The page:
Texoma Area Paratransit System, which operates the only fixed-route bus schedule in the city of McKinney and is Collin County’s sole rural public transportation service, has found itself at the center of an investigation.
County Commissioner Chris Hill has been keeping a keen eye on TAPS for the past six months after receiving complaints from riders.
“About six months ago I started receiving complaints from residents that seemed out of the ordinary, which began to suggest it was more than normal operating issues at play here,” he said. “My first reaction was to reach out to the executive director at TAPS to gain some insight.”
Hill said he reached out to former TAPS executive director Brad Underwood many times regarding several topics including financial concerns, and in August the TAPS board of directors decided to form a finance committee.
“In the finance committee’s first meeting it became clear that the extent of the organization’s financial troubles had not been previously disclosed,” Hill said. “The immediate charge of the committee was to report back the financial situation. We have made substantial progress, but I won’t say we fully know the extent of our challenge at this point. I do know that we will be digging deeper.”
Hill, a certified public accountant, corporate auditor and former corporate accountant, said he had requested several financial documents but only received a current bank balance.
“When the finance committee met to begin its work we were ultimately frustrated in that objective because of the lack of financial documents available to us,” he said. “Management was not able to provide reliable and current financial statement and the finance committee was largely unable to complete its task.”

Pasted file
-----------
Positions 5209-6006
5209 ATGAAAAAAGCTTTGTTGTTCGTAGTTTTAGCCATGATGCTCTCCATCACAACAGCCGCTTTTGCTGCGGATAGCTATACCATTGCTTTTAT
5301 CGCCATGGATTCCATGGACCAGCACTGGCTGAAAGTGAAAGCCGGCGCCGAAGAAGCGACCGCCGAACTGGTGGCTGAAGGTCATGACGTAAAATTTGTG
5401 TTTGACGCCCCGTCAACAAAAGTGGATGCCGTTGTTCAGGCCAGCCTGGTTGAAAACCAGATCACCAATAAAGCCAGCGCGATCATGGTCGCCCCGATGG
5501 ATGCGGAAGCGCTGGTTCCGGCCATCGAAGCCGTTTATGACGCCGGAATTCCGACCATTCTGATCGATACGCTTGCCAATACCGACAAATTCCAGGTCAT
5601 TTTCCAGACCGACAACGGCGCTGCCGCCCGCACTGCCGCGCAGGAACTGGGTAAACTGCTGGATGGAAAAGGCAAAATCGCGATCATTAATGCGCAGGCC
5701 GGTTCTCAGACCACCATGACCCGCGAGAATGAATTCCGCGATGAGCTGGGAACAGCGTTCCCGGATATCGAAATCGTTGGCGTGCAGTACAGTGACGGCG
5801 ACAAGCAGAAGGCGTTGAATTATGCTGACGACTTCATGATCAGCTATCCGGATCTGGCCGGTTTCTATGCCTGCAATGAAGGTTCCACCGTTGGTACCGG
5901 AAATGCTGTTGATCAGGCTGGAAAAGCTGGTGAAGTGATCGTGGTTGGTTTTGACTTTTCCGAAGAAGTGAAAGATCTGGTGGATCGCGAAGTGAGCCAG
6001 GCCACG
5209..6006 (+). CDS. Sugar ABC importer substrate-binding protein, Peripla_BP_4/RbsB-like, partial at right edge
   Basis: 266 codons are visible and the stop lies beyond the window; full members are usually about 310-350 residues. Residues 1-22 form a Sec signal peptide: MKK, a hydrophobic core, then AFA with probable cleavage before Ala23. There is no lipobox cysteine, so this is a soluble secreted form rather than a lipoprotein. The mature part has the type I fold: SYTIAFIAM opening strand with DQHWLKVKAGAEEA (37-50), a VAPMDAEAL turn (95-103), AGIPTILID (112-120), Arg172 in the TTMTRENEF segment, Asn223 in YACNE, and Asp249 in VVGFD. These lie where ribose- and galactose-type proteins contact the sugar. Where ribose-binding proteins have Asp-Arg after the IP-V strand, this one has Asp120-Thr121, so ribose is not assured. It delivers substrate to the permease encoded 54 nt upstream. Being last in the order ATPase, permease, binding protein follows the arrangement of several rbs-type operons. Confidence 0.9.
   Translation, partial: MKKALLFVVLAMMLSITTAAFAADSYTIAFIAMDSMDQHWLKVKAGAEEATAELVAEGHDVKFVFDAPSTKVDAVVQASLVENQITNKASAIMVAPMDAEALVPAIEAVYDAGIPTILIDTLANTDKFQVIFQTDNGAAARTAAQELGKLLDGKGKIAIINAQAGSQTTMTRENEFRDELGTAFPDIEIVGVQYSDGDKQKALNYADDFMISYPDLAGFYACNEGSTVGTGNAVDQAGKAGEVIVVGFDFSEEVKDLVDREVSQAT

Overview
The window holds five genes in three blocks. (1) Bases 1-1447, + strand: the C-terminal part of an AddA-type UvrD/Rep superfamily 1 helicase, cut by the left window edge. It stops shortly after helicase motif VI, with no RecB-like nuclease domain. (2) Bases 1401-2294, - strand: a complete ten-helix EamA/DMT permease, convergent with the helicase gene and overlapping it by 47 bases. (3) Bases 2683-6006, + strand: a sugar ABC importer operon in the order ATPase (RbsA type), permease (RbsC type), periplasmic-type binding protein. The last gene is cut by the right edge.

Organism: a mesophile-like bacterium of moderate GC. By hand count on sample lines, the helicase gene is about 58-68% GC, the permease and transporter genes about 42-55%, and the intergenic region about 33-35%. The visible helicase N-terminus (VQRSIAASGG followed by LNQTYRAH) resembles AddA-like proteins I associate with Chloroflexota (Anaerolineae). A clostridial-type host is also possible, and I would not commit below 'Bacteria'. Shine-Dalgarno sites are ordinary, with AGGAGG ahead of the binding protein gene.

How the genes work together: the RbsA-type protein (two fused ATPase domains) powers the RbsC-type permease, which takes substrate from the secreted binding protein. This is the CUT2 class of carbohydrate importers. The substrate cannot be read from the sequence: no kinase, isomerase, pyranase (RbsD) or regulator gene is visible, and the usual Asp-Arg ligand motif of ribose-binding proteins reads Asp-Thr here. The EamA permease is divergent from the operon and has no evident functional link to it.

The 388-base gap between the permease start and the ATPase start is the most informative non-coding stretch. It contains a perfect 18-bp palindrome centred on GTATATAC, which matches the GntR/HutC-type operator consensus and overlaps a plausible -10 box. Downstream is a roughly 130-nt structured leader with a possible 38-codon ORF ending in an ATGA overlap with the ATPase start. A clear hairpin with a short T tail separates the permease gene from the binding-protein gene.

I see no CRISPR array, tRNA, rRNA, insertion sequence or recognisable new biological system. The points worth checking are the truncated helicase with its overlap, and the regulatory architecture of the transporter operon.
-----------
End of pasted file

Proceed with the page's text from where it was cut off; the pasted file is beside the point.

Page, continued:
The finance committee report would have been a full accounting of the organizations financing, Hill said, instead it was a report letting them know of the obstacles the committee faced in performing its task.
“The full board is now highly engaged at this point and we are all very keenly interested in seeing management handle this well,” he said.
During the Sept. 16 board meeting, Hill said the board not only learned TAPS is currently facing a financial shortfall of at least $800,000 and possibly up to $1.6 million but also accepted the resignation of Underwood.
“It would appear at first glance that TAPS has spent more than we had originally budgeted,” he said. “We left management with the charge that they immediately prepare an assessment of its financial situation and a recovery plan to help the organization back to financial health.”
Because of TAPS’ financial troubles, Hill said service cuts were necessary.
“We will be examining all of our service levels to determine whether we have the resources to provide those services to the community,” he said. “As we move forward and make adjustments, we will do so with the understanding that we will provide services to our highest priority citizens first—those who do not have access to means of transportation and disadvantages or disabled citizens.”
TAPS became the designated provider of public transit for rural Collin County in 2013 when it replaced Collin County Area Regional Transit. It also became the urban fixed-route provider for the city of McKinney that same year.
It currently operates in 16 North Texas counties.